Most countries in the world, including Indonesia, currently still use fuel oil (BBM) as an energy source. The continuous use of fuel oil on a large scale will reduce the availability of world oil reserves. The effects of using fuel oil cause many problems. In addition to draining the country’s foreign exchange due to imports, it will also cause a greenhouse effect.

“Therefore, this problem needs to be overcome, namely by looking for alternative fuels that are renewable and environmentally friendly and can cope with the increasing energy demand.” said Prof. Dr. Ir. Luqman Buchori, S.T., M.T., IPM. in his speech entitled “Innovation of Biodiesel Production Technology to Support Energy Independence in Indonesia” during his inauguration as Professor, on Thursday (16/06).

This lecturer at the Faculty of Engineering has launched an alternative fuel from new and renewable energy in his research, namely biodiesel. The advantage is that this biofuel biodiesel is believed to save the country’s foreign exchange and can also realize energy independence which is one of the benchmarks for national security. In addition, biodiesel can replace diesel fuel without requiring engine modifications, and can be degraded easily and the combustion emissions produced are more environmentally friendly.

So far, the Indonesian government has implemented a mandatory biodiesel policy, namely the regulation of the gradual replacement of fossil diesel energy with mandatory biodiesel. The mandatory biodiesel program began to be implemented in 2008 with B2.5, which is a biodiesel blend content of 2.5%. Since January 1, 2020, the mandatory B30 program has been carried out with a blending content of 30% biodiesel and 70% diesel oil. This program, according to Prof. Luqman, is considered to be one of the national priority programs to reduce emissions while reducing dependence on fossil energy, especially in the transportation sector.

Interestingly, currently biodiesel has been produced on a large scale. In fact, by 2022 biodiesel production has reached 10.15 million kiloliters using a homogeneous catalyst as one of the production processes. “However, the weakness of using this homogeneous catalyst is the problem in the separation process between the catalyst and the product,” added Prof. Lukman.

The use of plasma in biodiesel production can shorten the reaction time. Biodiesel production using plasma without a catalyst is able to produce a biodiesel yield of 75.65% with a reaction time of 2 minutes. Meanwhile, the use of plasma with a K2O/CaO-ZnO catalyst succeeded in increasing the yield of biodiesel product to 77.2% and shortening the reaction time to 1.25 minutes.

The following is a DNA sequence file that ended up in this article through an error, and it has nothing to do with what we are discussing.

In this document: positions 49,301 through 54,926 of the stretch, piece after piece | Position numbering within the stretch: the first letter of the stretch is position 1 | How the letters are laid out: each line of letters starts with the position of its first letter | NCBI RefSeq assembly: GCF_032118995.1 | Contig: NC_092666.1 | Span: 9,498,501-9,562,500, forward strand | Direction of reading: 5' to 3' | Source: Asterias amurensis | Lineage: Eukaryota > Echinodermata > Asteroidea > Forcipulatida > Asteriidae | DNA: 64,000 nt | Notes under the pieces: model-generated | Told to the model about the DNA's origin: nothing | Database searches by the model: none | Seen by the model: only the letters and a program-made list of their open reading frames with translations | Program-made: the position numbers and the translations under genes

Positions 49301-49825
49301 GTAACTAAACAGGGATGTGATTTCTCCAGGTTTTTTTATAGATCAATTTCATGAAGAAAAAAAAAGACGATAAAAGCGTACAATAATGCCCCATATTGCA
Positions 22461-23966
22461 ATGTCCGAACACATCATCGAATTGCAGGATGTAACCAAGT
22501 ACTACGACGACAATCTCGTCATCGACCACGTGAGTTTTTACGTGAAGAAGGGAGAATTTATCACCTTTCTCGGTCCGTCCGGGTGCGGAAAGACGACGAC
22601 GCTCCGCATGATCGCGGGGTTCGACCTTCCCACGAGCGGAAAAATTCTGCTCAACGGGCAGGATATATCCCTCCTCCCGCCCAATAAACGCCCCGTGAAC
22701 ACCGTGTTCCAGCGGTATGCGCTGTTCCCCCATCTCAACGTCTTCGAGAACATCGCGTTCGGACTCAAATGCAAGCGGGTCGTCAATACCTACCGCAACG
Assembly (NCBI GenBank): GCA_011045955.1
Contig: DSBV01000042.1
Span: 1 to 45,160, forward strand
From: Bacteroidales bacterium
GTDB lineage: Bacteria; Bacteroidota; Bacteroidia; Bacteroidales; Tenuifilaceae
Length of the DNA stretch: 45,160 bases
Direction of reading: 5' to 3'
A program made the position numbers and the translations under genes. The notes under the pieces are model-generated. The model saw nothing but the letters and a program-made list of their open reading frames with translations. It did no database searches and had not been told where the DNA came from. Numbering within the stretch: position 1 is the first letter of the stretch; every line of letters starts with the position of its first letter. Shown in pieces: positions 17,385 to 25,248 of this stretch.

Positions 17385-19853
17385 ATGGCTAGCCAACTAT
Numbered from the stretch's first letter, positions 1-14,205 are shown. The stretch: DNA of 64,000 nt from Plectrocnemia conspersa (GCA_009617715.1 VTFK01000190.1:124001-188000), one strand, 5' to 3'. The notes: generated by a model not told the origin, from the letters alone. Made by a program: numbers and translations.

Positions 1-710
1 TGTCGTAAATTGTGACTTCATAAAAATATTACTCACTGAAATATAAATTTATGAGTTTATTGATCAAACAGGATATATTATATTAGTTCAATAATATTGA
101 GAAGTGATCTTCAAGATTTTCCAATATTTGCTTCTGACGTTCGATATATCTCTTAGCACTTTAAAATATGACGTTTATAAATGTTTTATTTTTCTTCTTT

Through this fact, the Undip doctoral graduate made a breakthrough by utilizing waste cooking oil and fat from duck skin as raw materials for biodiesel production. The reason is that palm cooking oil produces used cooking oil of 40-60%. If the national consumption of palm cooking oil in 2019 reaches 16.2 million kiloliters (KL), it will produce waste cooking oil of 6.46 – 9.72 million kiloliters. “The waste cooking oil has the potential to meet 32% of the national biodiesel needs,” he explained.

Meanwhile, the use of waste animal fat, namely duck fat as raw material and crab shells as a catalyst was able to produce a biodiesel yield of 92.54% with an ester content of 99.3%. Then the use of waste vegetable oil, namely used cooking oil with a chicken bone catalyst, obtained a biodiesel yield of 97.56% with an ester content of 96.06%.

The use of a catalyst from geothermal solid waste with used cooking oil as raw material has succeeded in getting a fairly high biodiesel yield of 98.23% with an ester content of 100%. The biodiesel produced is also able to meet biodiesel standards. The use of waste as raw material for making biodiesel will be able to reduce competition with vegetable oils and animal fats used as food and health/pharmaceutical materials.

In this research, Prof. Luqman collaborated with LPPM Undip and the Ministry of Research, Technology and Higher Education. The collaboration has several benefits for the community, namely introducing and inviting people to use environmentally friendly energy, as well as overcoming the problem of waste cooking oil that pollutes the environment. In carrying out this research, Prof. Luqman admitted that he received support from peer groups in the energy sector, guidance students for both undergraduate and postgraduate programs and the Undip Plasma-Catalysis Laboratory.

Prof. Luqman expressed hope that the innovations he produced could support the programs launched by the government. “The development of the potential of natural resources both used as raw materials and catalysts is a challenge for the development of biodiesel production. This biodiesel production technology innovation is expected to be able to support the mandatory biodiesel program launched by the government,” he said. In addition, he hoped that by being inaugurated as an Undip Professor, he can further advance Undip and bring Undip’s name to the national and international level with real works.

“Being a Professor is not the end of everything but becomes an encouragement to be able to produce works that are more brilliant and useful for institutions, society, nation and state.” he concluded.

Prof. Dr. Ir. Luqman Buchori, S.T., M.T., IPM was inaugurated as the 44th Professor at the Faculty of Engineering Undip. The recent total number of active Professors at Diponegoro University is 161 people. (Aslam – PR Team)